What is aural atresia repair?

Aural Atresia Repair
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Aural atresia repair in children: Overview

Aural atresia is the lack of an ear canal. It may occur in one or both ears. In aural atresia repair, the doctor rebuilds the canal and middle ear. This surgery is done when a child is at least 5 years old.

The doctor makes a new ear canal and fixes problems in the middle ear. Your child will be asleep during the surgery.

Children often go home several hours after surgery. They may have ear pain for a few days after surgery. Your child will probably be able to go back to school or day care within a week.

The surgery should improve your child's hearing. But your child may still need a hearing aid.

When a child has aural atresia, the outside of the ear may not look normal. The doctor may want to repair it as well. This is done in a separate surgery, usually before the canal and middle ear are fixed.

How can you care for your child after aural atresia repair?


  • Have your child stay in bed for the first few days. When your child is ready, your child can begin playing again. Encourage quiet indoor play for the first 3 to 5 days.
  • Your child will probably be able to go back to school or day care within a week.
  • For at least 2 weeks, or as long as your doctor recommends, do not let your child play hard. Take care that your child does not do anything that would turn them upside down, such as playing on monkey bars or doing somersaults. Also keep your child from sports, bike riding, jumping, or running until your doctor says it is okay.
  • For about 7 days, keep your child away from crowds or people that you know have a cold or the flu. This can help keep your child from getting an infection.
  • Try to have your child avoid coughing, nose blowing, or throat clearing. Wipe their nose gently if needed. Tell your child to open their mouth when sneezing and to make a sound to prevent pressure buildup.
  • Keep the ear covered during baths to keep water from getting in the ear for as long as your doctor recommends.


  • Have your child drink plenty of fluids for the first 24 hours to avoid becoming dehydrated. Use clear fluids, such as water, apple juice, and flavored ice pops.
  • You may notice a change in your child's bowel habits right after surgery. This is common. If your child has not had a bowel movement after a couple of days, call your doctor.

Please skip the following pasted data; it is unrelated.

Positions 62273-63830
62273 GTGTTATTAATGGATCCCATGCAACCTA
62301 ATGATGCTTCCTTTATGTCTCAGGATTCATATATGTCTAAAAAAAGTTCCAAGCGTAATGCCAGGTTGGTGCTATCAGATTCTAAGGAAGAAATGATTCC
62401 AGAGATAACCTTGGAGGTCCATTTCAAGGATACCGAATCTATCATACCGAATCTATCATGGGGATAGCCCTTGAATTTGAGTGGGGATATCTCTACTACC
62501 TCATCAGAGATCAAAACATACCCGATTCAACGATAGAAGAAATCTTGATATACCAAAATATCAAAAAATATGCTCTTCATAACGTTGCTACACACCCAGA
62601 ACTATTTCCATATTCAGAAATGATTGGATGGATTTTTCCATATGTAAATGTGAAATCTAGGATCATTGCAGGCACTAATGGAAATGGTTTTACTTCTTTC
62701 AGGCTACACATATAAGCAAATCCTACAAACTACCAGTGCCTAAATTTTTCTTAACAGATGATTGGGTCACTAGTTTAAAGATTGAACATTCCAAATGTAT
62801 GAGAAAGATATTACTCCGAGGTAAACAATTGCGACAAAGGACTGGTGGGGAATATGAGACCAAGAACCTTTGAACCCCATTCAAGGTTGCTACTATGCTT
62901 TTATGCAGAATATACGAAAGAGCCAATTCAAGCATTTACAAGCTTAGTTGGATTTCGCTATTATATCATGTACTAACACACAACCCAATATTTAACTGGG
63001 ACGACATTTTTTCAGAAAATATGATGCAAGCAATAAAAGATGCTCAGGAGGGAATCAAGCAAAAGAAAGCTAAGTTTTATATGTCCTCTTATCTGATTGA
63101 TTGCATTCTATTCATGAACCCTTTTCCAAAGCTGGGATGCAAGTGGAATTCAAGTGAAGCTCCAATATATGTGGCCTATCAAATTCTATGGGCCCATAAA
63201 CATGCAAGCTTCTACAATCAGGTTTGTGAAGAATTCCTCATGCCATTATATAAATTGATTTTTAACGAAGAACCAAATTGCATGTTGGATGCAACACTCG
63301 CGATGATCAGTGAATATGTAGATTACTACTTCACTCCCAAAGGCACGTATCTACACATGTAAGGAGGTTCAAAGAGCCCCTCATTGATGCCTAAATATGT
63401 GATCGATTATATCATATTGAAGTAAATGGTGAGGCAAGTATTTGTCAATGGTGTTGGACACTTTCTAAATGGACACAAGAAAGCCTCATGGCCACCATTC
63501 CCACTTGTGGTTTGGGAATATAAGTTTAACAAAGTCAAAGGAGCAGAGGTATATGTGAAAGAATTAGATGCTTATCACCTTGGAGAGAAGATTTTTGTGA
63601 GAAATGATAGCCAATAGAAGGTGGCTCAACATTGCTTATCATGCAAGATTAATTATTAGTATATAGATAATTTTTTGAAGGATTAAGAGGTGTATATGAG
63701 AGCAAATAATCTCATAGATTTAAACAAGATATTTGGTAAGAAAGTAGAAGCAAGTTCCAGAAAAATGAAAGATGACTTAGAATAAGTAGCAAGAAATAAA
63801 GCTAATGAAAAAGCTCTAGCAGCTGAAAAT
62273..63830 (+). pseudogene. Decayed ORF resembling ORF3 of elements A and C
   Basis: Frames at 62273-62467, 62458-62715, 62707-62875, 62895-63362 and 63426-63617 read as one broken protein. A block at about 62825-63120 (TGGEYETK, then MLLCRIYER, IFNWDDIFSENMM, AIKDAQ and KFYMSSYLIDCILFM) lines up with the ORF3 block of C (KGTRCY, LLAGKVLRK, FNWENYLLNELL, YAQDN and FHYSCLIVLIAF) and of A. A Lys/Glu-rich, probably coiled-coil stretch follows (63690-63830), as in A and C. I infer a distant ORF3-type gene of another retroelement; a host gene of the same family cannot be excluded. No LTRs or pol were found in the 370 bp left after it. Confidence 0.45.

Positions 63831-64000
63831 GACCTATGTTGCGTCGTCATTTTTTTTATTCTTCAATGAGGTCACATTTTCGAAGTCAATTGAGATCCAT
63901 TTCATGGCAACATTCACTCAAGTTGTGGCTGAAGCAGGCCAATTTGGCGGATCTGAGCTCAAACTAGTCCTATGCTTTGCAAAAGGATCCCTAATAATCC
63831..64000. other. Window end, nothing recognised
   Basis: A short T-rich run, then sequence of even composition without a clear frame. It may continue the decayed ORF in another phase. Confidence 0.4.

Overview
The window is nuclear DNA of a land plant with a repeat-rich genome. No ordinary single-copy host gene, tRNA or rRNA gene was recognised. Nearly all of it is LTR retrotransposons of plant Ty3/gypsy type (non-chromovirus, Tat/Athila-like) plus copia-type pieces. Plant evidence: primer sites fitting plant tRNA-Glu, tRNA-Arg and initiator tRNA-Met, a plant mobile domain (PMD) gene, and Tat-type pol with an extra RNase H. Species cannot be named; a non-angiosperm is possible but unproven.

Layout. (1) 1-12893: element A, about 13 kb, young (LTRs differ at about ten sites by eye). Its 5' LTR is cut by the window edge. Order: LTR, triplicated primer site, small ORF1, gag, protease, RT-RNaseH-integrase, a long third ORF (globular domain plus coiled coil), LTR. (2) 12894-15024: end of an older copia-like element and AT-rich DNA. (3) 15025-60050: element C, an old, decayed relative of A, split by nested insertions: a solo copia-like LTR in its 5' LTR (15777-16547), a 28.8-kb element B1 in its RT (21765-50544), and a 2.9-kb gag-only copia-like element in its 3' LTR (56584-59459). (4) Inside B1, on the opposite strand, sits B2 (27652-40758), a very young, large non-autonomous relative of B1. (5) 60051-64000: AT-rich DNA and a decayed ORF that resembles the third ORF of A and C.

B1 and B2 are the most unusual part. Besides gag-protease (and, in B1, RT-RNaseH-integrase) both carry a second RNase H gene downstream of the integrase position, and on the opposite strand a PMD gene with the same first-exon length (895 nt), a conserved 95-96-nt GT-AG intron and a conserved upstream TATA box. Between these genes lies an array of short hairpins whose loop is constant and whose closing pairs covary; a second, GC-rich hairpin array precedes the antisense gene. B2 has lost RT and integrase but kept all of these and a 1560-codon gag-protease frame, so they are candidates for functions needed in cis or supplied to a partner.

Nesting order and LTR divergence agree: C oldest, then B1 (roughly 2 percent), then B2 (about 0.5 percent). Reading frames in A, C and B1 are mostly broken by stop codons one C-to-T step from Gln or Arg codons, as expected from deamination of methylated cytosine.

• Your doctor will tell you if and when your child can restart any medicines. The doctor will also give you instructions about your child taking any new medicines.
  • Be safe with medicines. Read and follow all instructions on the label.
    • If the doctor gave your child a prescription medicine for pain, have your child take it as prescribed.
    • If your child is not taking a prescription pain medicine, ask your doctor if your child can take an over-the-counter medicine.
  • If you think the pain medicine is making your child sick to the stomach:
    • Give the medicine after meals (unless your doctor has told you not to).
    • Ask your doctor for a different pain medicine.
  • If your doctor prescribed antibiotics, be sure your child takes them as directed. Your child should not stop taking them just because they feel better. Your child needs to take the full course of antibiotics.
  • If your child gets medicine for dizziness, be sure it's taken as directed.

How do you prepare for your child's aural atresia repair surgery?

Surgery can be stressful for both your child and you. This information will help you understand what you can expect. And it will help you safely prepare for your child's surgery.

Preparing for surgery

  • Talk to your child about the surgery. Tell your child that the surgery should help their hearing. Hospitals know how to take care of children. The staff will do all they can to make it easier for your child.
  • Ask if a special tour of the surgery area and hospital is available. This may make your child feel less nervous about what happens.
  • Plan for your child's recovery time. Your child may need more of your time right after the surgery, both for care and for comfort.